Good: Metro's (free!) shuttle to Union Station was great and should be repeated for all games.

Bad: Metro single-tracking and infrequent service on the Blue-Orange Lines before the game. Lay off the track work (or at least turn trains around elsewhere to fill in gaps) when you know ridership will be high. They claimed trains would be every 6 minutes (insufficient to start with), but they weren't.

Bad: No free Washington Post Express scorecard. Was I just too early or have they stopped doing the baseball Homestand issues?

Good: A few more food options and even some of them in the stands (though mostly in the lower bowl).

Bad: The concession stand personnel and planning seem not to have gotten any better.

Inexcusable: Still no owner, still no TV, and still no notion of customer service by the team.

Posted by: nashpaul | April 12, 2006 11:05 AM

Please, Marc, this administration, and particularly this vice president, spends far too much time in a protective bubble. Didn't you hear that Cheney requires hotels where he stays to have the television pre-tuned to Faux News, so he'll seldom hear a discouraging word? It's quite fitting that, when he emerges from his secure undisclosed location, the public should give him a rare accountability moment.

Posted by: Richard B. | April 12, 2006 11:53 AM

You people spend far too much time whining about your misguided politics, and I mean that for BOTH sides of the aisle, conservatives and liberals. It's a friggin' BASEBALL GAME. Enjoy the game for the game (and the food if you can get it) and quit crying about who's in power or who's not.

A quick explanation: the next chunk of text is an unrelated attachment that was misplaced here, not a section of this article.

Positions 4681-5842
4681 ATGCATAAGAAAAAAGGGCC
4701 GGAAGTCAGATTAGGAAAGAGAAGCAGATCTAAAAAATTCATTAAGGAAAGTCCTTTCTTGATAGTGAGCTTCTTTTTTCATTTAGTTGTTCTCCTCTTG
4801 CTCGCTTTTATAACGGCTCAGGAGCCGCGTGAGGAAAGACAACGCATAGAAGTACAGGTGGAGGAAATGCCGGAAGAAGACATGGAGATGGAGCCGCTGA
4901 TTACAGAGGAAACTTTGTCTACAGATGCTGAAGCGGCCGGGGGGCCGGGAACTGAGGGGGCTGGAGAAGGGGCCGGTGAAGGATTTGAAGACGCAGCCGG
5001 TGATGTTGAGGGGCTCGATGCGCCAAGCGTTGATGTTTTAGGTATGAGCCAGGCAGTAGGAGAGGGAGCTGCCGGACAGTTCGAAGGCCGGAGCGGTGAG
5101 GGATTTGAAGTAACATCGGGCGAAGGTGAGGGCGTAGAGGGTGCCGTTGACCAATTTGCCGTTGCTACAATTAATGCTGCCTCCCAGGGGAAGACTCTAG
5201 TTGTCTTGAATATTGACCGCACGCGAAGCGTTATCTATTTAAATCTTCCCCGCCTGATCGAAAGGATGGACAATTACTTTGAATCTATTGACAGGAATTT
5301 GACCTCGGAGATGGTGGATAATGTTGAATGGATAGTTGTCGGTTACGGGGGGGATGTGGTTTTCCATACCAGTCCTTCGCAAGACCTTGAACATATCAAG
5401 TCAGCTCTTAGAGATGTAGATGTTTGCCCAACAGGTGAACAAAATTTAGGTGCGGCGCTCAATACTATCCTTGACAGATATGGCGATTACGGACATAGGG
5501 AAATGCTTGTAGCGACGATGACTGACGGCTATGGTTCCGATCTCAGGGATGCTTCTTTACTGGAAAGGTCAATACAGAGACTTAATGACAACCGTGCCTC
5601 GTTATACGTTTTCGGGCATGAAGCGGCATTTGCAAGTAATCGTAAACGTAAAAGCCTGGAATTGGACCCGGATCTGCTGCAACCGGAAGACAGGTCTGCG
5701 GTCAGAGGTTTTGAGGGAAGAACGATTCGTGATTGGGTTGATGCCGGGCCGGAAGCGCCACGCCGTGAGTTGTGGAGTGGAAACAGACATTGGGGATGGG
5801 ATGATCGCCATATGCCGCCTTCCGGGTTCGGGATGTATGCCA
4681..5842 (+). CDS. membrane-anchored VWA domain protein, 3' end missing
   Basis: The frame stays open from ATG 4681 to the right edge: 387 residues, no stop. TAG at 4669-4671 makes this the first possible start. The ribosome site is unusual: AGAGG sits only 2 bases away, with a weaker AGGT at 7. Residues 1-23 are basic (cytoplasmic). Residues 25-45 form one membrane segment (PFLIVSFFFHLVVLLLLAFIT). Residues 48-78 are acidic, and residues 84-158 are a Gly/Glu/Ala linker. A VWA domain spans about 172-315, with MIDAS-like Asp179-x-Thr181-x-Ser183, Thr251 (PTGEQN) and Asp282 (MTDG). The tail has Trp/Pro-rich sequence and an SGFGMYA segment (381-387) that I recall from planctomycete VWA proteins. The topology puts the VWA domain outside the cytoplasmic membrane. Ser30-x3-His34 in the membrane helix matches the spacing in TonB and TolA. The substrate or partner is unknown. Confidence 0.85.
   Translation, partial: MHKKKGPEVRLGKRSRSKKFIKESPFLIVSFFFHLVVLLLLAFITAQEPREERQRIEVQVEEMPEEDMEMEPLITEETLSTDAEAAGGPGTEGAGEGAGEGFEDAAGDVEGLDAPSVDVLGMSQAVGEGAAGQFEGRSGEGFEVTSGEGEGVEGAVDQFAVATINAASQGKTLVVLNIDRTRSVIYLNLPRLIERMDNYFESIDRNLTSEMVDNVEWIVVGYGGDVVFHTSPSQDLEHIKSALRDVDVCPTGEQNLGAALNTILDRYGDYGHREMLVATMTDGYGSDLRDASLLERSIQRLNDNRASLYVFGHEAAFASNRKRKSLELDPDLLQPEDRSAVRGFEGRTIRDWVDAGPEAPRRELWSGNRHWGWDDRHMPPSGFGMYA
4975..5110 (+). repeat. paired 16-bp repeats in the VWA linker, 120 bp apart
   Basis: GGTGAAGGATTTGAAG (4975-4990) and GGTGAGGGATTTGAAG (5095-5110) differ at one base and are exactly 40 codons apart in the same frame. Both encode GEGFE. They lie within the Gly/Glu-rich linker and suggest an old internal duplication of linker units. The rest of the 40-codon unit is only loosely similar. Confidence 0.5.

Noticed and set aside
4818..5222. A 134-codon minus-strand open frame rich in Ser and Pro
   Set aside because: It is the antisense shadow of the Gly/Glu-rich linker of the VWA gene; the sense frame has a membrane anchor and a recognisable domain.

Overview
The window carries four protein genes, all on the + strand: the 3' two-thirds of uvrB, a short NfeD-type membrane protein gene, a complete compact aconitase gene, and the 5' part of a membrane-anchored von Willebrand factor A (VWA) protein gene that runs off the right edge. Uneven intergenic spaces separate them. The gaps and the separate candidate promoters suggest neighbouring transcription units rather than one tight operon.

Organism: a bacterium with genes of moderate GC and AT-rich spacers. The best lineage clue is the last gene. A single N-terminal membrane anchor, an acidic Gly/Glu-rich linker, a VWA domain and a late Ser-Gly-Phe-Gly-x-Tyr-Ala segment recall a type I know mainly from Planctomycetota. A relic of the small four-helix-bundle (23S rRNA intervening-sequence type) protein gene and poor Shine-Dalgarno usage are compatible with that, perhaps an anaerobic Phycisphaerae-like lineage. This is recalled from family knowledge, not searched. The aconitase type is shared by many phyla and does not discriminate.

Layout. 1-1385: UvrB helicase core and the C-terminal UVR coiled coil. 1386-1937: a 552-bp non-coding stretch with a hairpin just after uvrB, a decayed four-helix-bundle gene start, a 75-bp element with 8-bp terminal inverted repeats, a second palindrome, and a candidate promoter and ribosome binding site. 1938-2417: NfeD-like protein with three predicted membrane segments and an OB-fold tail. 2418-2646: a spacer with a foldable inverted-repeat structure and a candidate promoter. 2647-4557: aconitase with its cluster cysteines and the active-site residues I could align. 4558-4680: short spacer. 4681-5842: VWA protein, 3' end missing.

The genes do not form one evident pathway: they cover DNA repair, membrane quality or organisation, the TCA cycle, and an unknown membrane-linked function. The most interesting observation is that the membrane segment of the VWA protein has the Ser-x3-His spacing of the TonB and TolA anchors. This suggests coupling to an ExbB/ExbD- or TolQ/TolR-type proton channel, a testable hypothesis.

Posted by: Rich | April 12, 2006 11:59 AM

Good: I was able to arrive at 12:30 and buy tickets.

Bad: I was able to arrive at 12:30 and buy tickets. Game should have been sold out!

So much of yesterday reminded me of the Senators...empty seats...bad baseball by the home team...

Also, what was bad about Cheney? The fact that he threw out the 1st pitch, or the fact that he was largely booed for it? To me, those are in both goods...the spring on of the (battery mate, in this case, of the) president starting the season, as well as the honorable tradition of registering dissent non violently.

Posted by: Frank | April 12, 2006 1:01 PM

It doesn't really take much time to note that Cheney is a schmuck, and I'd boo him 81 times if he came to every game.

See, Rich, that took like 12 seconds.

Posted by: Anonymous | April 12, 2006 1:27 PM

My point was that it's pitiful that you people can't stop obsessing about politics for long enough to enjoy a ballgame on a beautiful day like yesterday. Sometimes I think the clowns in this city must wake up in the morning, look in the mirror, and say, "Ahhhh, how shall I hate [fill in name of politician] today?"